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When to take social security when paying mortgage

By Terry Savage on November 06, 2013 | Financial Planning / Retirement

Terry, both my wife and myself look forward to your advice and consider you as our goddess of financial planning. We are full aware of your encouraging waiting to take social security at its maximum.

I am 61 years old (62 in august, 2014); retired with $13K annual pension from AT&T; taking 4% from my 401K to supplement my pension; and working part-time. My wife, who is 57, with her plan to continue working as a Nurse till she turns 66 and 4 months when she retires with full social security and small pension. My wife would like me to take my social security next year at 62 and to use a majority of that money to pay off our mortgage. We’re currently paying $2K month on our mortgage,, which is 3.75%, and has 12-13 years to go with the principal at $180K so we estimate with a $600 additional payment (from my $1300 monthly SS) beginning in Sept. 2014, we’d have it fully paid off by the time by wife retires with full pension in Nov. 2022. Do you suggest that we do this strategy with me taking my social security next year at 62?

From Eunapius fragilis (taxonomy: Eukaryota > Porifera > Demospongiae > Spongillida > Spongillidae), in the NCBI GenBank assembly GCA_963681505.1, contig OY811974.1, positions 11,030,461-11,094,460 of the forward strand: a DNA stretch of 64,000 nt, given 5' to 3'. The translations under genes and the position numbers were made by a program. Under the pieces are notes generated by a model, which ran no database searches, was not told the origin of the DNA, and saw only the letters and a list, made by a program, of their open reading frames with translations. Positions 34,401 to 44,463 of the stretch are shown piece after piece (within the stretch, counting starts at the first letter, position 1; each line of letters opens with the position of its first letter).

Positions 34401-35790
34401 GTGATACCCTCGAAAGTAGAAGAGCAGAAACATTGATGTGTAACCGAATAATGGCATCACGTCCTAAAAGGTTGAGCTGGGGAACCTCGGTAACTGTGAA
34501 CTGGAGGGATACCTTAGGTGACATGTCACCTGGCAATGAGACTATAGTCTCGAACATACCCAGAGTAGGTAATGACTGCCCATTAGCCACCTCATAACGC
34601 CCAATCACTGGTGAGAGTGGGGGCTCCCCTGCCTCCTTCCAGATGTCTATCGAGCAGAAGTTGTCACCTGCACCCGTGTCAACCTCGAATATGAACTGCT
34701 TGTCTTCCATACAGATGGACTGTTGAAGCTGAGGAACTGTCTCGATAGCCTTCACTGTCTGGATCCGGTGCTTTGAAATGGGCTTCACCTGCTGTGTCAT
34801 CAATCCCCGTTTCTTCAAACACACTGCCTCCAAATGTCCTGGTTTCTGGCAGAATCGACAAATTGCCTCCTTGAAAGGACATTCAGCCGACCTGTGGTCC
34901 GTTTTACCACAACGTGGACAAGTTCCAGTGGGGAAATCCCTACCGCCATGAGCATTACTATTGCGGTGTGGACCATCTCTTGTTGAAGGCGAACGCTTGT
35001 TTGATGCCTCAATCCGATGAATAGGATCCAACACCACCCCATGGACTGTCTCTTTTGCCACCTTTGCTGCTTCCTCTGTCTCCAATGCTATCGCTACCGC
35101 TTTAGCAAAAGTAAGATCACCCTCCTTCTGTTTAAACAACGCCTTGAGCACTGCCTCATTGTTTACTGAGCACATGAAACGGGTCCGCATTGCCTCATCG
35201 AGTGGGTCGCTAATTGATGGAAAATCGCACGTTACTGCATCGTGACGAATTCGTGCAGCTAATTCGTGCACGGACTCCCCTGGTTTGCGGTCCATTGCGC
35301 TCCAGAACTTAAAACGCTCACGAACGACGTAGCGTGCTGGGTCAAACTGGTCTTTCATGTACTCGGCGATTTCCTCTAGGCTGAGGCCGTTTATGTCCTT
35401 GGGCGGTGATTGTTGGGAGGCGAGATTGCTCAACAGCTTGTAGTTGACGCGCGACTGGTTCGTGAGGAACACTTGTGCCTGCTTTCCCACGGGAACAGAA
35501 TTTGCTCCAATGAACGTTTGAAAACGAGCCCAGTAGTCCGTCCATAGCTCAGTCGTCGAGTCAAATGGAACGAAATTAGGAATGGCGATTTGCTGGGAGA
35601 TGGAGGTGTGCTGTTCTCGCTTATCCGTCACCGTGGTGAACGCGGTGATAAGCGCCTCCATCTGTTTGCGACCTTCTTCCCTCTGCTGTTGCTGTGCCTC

SAVAGE SAYS: Let me give you some simple math.   Every year you delay taking your SS, it is equivalent to an 8% increase in benefits, upon which you will later receive a cost-of-living increase.  If you give that up to wipe out a 3.75 percent deductible interest expense you are coming out on the losing end of this proposition!

I can well understand wanting to have your mortgage paid off at the time you retire.  But this is not the way to do it.  Now, pardon me after all those wonderful compliments, but the way I see your situation (without knowing details), the real problem is that you retired too soon!  The gap in your planning seems to occur because you are withdrawing money from your plan that should still be inside the plan growing until you are age 70-1/2! Assuming your health permits, you should try to go back to working full time –or cut your expenditures so you don’t have to withdraw from your plan for at least 9 years!

Now, I think this makes sense to you in a general way.  But if you really want to do the numbers, I suggest you contact T. Rowe Price and go through their Retirement Income Modeling service.  (It’s a “monte carlo” modeling scenario that they will do for you.)  Only by doing that can you get the specifics — and the likely results if you continue along the path you are on.  It’s far better than guessing, or crossing your fingers! Try it and let me know what you think.  And, you have to call them, not use the online calculator, but actually talk with one of their financial planners.

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